Getting a Grip in Winter

I was bushwhacked the other day at the home center. A complete stranger came up to me and asked for tire advice while I was pondering in-line electrical switches.

He wanted to know if he needed snow tires, which is a hard question to answer. Will he need snow tires? Could he use snow tires? Would he be better off with snow tires? Should we even call them “snow” tires when the label “winter tires” makes more sense?

For some time, I’ve thought that you can make do with a set of all-season tires with good tread as long as you wait for the plow to make a couple of passes.  If, on the other hand, you drive the plow or head for the ski slopes whenever snow is in the air, a good set of winter tires is a necessity.  They’re also a must if you’re ever caught in an unexpected snow storm.

Just ask the motorists who were stranded for hours when I-84 in western Connecticut came to a halt during an unexpectedly heavy snowstorm in January 2011. Hundreds of motorists were trapped and local fire departments and the Department of Environmental Protection used snowmobiles and ATVs to check on the occupants of these vehicles.

While many cars today have front-, all-, or four-wheel drive, not to mention anti-lock breaking, traction control, and electronic stability, it’s wrong to assume that winter tires have become obsolete.

There are times, even with all-wheel drive and a full complement of electronic traction and stability aids, you’ll need more traction to get going, stop or maintain control. At these times, a good set of winter tires becomes a necessity.

Consider that winter tires are designed to work well over a range of cold weather conditions. It could be snow, ice or just plain cold pavement. New cars delivered with so-called “summer” or “performance” tires are at a major disadvantage when the temperature drops.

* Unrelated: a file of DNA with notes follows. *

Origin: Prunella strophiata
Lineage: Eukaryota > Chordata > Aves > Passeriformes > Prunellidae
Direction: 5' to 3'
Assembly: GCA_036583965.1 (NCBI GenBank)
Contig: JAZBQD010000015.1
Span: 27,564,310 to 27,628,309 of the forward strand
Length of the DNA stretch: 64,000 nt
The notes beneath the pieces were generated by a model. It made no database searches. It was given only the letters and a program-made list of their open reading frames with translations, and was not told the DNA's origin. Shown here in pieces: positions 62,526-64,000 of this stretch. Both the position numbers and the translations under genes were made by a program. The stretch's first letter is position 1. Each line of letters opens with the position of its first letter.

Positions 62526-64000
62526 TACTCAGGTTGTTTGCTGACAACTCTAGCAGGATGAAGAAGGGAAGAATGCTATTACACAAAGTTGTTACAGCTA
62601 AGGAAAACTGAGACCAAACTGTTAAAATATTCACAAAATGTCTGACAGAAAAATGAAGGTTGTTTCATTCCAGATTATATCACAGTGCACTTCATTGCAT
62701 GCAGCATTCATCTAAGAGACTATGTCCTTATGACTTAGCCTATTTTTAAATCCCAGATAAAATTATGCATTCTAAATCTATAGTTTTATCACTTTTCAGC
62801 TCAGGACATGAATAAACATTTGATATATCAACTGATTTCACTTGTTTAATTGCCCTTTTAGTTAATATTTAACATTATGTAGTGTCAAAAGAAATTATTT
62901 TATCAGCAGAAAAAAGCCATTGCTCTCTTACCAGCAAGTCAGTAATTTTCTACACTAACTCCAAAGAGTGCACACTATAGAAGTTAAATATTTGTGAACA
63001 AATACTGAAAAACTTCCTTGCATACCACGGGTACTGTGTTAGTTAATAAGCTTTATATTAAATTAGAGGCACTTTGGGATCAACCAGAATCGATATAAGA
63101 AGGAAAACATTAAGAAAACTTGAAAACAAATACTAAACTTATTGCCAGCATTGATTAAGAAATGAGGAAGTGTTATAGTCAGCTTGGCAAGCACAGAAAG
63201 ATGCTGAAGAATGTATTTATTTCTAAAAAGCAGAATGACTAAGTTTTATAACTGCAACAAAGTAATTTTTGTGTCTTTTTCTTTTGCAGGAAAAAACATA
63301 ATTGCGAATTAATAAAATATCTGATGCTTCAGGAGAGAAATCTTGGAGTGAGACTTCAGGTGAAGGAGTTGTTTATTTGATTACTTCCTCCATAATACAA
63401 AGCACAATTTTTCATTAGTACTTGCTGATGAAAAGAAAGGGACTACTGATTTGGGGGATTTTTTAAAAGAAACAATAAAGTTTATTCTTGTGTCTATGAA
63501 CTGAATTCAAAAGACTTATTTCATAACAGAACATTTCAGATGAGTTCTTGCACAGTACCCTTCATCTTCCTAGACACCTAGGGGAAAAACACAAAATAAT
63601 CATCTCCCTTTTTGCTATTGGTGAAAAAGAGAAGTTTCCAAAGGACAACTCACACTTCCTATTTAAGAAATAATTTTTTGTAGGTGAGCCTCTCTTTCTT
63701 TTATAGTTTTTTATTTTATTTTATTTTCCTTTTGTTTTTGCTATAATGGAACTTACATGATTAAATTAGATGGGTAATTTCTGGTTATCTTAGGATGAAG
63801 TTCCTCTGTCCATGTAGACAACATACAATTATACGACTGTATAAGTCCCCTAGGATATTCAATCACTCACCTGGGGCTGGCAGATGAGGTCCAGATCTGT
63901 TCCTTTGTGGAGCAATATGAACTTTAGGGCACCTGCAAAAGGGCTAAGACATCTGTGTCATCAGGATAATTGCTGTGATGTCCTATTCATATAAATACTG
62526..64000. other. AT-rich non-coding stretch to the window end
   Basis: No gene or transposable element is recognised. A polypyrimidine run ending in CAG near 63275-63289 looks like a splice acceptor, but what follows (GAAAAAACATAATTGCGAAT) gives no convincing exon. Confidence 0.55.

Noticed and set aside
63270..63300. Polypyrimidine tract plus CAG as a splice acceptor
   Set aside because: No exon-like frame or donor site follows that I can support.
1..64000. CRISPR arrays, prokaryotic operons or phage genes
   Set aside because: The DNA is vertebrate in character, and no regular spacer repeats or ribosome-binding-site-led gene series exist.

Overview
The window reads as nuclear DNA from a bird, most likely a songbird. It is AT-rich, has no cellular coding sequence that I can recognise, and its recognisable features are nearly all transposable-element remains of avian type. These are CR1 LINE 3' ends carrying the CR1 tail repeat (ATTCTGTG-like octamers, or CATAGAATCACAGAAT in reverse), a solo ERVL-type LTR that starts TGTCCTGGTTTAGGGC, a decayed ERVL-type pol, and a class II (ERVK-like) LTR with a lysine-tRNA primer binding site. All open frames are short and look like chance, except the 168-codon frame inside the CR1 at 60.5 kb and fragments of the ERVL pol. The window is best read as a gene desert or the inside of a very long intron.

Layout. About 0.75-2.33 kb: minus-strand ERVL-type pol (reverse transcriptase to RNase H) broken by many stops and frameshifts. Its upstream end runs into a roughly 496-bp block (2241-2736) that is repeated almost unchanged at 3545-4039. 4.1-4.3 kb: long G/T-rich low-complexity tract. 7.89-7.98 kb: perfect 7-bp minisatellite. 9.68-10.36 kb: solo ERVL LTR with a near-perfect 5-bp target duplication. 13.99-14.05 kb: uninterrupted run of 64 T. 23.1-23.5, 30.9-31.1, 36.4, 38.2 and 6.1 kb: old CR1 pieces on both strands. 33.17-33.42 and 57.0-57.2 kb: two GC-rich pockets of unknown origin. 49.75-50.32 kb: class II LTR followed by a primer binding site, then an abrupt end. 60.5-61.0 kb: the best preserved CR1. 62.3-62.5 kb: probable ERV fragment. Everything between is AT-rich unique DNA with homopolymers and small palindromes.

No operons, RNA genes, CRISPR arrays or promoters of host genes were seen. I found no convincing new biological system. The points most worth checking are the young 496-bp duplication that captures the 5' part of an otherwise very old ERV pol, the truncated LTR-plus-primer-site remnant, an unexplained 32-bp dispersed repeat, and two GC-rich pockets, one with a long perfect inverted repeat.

When it comes to winter tires, we’re really talking about tires with tread compounds and tread patterns that have been optimized for cold temperatures, snow and ice. The rubber used in the tread is designed to remain flexible as temperatures drop, which pays dividends on all frigid surfaces by allowing the tread to conform to minor changes in the road’s surface. This alone boosts traction.

Tread design, which often includes hundreds of small slits in the tread surface (this is called siping), also plays a role. As the flexible rubber molds itself to the road’s surface, each of those little slits provides an edge that will generate additional traction. Summer and all-season tires have neither the tread compounds that will conform to cold surfaces nor the siping to provide this extra grip.

Numerous published tests have shown winter tires to be markedly superior to summer and all-season tires when driving on snow and ice. They allowed better acceleration times, allowed the car to turn better and the differences in stopping were mind-boggling. Winter tires on slippery cold surfaces were able to stop in half the distance required by summer tires while reducing the stopping distances produced by all season tires by up to 20 percent. That could mean the difference between stopping in time and being involved in a significant crash.

Despite this, winter tires have made up only about three or four percent of the U.S. tire market in recent years, according to Tire Review, a trade publication. In Canada, they represent a third of all tires sold. There are, of course, vast stretches of the United States that never get snow.

Unfortunately, the very characteristics that make winter tires ideal for December through mid-April in New England make them unsuitable for late April through November. If you opt for winter tires, be sure to have a set of summer or all-season tires ready for warmer weather.

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